Rod Lewis is a man on a mission. To own, restore and celebrate the legendary planes responsible for helping keep our country free. What started with a single T-28 Trojan has grown into an impressive collection of 36 warbirds known as the Lewis Air Legends. He also wants to recognize those responsible for making them fly. Not just the pilots, but everyone who dreamed, built, supported and flew these brilliant aircraft.
Glacier Girl serves as the jewel in Rod Lewis’ impressive Air Legends warbird collection. In July 1942, this aircraft and seven other American warbirds, low on fuel, crash-landed on Greenland’s vast ice cap. Crew members disabled the planes to dissuade any Nazi recovery effort, then slogged 17 deep-snow miles to the sea – and deliverance. For 50 years, the six P-38F Lightnings and two B-17 bombers remained. Abandoned. Covered ever deeper by the ice. A dozen expeditions trying to find the squadron failed. Sophisticated, ground-penetrating radar finally pinpointed the planes. In 1992, Glacier Girl was taken from its wheels-up position, removed section by painstaking section through shafts carved 25 stories (268 feet) into the ice. The sole rescued survivor of the entire squadron.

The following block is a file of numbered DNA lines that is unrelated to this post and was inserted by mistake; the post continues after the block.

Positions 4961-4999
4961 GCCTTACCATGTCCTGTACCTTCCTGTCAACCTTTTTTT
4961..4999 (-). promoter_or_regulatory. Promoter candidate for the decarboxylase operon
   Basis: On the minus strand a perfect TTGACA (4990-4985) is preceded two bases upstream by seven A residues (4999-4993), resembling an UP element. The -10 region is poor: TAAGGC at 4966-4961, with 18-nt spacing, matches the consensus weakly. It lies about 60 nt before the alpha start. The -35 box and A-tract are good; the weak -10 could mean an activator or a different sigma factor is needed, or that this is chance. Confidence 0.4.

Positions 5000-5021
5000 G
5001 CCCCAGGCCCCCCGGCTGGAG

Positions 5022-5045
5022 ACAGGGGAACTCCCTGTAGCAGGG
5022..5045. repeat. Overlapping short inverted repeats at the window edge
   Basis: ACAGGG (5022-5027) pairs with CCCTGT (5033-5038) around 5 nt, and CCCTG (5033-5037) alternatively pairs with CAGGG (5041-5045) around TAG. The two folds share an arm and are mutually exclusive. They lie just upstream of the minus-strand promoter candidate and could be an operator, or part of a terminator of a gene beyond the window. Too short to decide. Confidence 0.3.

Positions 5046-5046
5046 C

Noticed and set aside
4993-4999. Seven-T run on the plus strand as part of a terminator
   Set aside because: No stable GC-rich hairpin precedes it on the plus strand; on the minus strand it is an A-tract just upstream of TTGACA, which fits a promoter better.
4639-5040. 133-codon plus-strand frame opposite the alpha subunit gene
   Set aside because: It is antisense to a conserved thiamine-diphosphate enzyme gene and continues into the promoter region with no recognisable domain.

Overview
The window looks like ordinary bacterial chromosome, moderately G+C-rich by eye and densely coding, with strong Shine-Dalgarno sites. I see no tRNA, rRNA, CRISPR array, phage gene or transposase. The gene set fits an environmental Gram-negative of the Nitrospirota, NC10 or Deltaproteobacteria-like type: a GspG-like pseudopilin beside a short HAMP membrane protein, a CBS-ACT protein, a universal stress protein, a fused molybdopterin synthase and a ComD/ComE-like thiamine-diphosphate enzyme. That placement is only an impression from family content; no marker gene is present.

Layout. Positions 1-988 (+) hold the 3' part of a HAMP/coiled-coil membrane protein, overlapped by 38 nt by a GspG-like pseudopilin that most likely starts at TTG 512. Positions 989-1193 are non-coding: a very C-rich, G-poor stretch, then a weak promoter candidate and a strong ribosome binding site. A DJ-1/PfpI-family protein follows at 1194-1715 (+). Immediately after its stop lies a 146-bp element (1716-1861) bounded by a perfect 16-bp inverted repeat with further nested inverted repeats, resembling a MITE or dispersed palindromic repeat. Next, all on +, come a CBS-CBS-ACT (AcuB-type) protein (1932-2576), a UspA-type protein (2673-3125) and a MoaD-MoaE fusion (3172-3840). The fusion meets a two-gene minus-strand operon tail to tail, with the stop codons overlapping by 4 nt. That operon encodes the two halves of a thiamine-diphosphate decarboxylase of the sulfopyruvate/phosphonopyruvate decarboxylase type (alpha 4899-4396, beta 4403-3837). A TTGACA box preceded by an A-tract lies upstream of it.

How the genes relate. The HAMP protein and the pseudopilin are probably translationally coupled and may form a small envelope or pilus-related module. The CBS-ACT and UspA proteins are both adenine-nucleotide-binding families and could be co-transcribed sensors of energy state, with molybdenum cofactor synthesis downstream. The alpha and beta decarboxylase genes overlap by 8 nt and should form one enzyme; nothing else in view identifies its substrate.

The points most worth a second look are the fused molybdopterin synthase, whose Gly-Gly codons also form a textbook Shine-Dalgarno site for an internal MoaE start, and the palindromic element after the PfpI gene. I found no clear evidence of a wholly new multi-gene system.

We needed to tell Glacier Girl’s incredible story in a way that would connect with veteran warbird aficionados, yet inspire a new generation to care and learn more. We wanted to tell about the aircraft, of course, but also its unlikely return to flight. Glaciers tend to crush anything they’ve swallowed, but the P-38ʼs sections were in good enough shape that the team optimistically estimated a two-year restoration. They were about eight years shy of the mark.
Environmental graphics detail key milestones of Glacier Girl’s recovery and decade-long reconstruction. The monumental display has made it to some of aviation’s biggest events, while a data-rich website provides information anytime, anywhere. The website helps free Lewis and his staff from fielding endless questions and requests for information. Plus, it beautifully presents his collection in a format that lets him share it with the world.
Today, Glacier Girl serves as the jewel in Rod Lewis’ impressive – and always growing – Air Legends warbird collection. Since returning to the air in 2002 before a crowd of 20,000 gathered for the event, this P-38F Lightning – once feared by the Axis powers and revered by the Allies – has thrilled thousands more at air shows and events across the country. Glacier Girl owns the only complete set of working P-38 machine guns in existence and is considered by many to be the finest warbird restoration flying. She has a new mission – perpetuating the legend. She’s doing a fine job.